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Moving in Together

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Moving in Together

A successful first date leads to a new relationship, love grows and the happy couple move in together. In these exciting days no one gives any thought to the possibility that the relationship will break down.

‘We will be different’ you think, and perhaps you will but well over half of all couples who move in together will break up, many within the first 5 years.

The emotional wreckage of a failed relationship is hard enough to deal with. It is much, much worse if there is also a falling out over the finances. In the emotional upheaval of a break-up many reasonable people behave badly. Promises lightly made are tossed aside and it can quickly become clear that both parties think very differently about what should happen to their money.

Unfortunately most cohabiting couples have no idea what their rights are. People often assume that they will be in the same position as a married couple particularly if they have been together for many years. This is simply untrue and as a result many cohabitees find themselves in difficult financial circumstances that could have been easily avoided.

Without clear written evidence of what both parties intended and agreed between themselves a cohabiting couple have no straightforward law to confirm what should happen to their finances on separation. Instead complex arguments about trust law have to be relied upon. These are tricky in law, complex to argue and expensive to sort out. They are also completely unnecessary.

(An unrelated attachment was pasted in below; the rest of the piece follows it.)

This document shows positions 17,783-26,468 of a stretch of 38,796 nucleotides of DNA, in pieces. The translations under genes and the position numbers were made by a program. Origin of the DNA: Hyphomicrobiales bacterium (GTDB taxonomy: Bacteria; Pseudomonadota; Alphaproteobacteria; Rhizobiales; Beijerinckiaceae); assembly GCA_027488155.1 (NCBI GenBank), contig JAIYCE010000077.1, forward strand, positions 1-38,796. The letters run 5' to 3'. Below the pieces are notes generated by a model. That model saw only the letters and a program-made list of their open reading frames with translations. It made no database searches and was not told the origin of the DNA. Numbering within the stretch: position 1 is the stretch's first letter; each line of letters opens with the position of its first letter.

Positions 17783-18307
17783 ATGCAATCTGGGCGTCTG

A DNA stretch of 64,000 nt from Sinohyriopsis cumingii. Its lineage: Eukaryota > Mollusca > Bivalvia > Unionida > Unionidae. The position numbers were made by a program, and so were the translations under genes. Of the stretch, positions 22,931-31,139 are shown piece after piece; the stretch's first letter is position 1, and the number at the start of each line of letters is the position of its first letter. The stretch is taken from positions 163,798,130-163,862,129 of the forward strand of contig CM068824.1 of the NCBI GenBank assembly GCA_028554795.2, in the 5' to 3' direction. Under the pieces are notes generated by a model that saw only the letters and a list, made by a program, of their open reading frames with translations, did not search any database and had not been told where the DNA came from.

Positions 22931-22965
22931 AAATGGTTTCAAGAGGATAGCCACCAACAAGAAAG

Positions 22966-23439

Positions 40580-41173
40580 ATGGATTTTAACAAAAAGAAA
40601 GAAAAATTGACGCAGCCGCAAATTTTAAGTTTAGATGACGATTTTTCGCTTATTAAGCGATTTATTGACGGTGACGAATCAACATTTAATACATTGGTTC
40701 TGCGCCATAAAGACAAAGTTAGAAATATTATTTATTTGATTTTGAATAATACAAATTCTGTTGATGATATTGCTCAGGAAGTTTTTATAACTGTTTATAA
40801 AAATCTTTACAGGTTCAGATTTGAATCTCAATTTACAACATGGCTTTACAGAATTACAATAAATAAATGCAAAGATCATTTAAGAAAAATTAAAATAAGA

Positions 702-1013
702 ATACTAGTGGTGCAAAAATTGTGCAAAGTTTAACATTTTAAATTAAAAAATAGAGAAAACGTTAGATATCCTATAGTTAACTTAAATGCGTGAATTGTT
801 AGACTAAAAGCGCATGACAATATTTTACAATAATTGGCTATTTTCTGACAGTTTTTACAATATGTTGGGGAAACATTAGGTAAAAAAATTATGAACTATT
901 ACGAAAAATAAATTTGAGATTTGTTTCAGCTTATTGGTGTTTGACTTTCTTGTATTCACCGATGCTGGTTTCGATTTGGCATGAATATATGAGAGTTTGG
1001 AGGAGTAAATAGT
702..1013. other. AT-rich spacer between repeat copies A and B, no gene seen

With just a little forward planning it is possible to protect the position of both parties and to avoid messy arguments on separation. A simple written agreement made with legal advice can ensure that in the unhappy event of a separation property is protected and both parties living arrangements can be sorted with a minimum of fuss.

Such a written agreement, or ‘cohabitation contract’ can protect the assets of the wealthier party but it can also ensure that a poorer party does not find themselves penniless after a long relationship simply because they are not a legal owner of any assets.

Moving in together is a big step for many reasons. It is always worth investigating your rights and taking legal advice to ensure that you are protected for the future. At Gales we have been handling disputes between cohabitees for many years. We have represented men trying to protect their houses, women trying to keep a roof over their heads and those just trying to look after the children. Every one of these disputes could have been made simpler and less painful if the parties had made a cohabitation contract at the beginning of their relationship.

If you are moving in with someone take advice to ensure future peace of mind.

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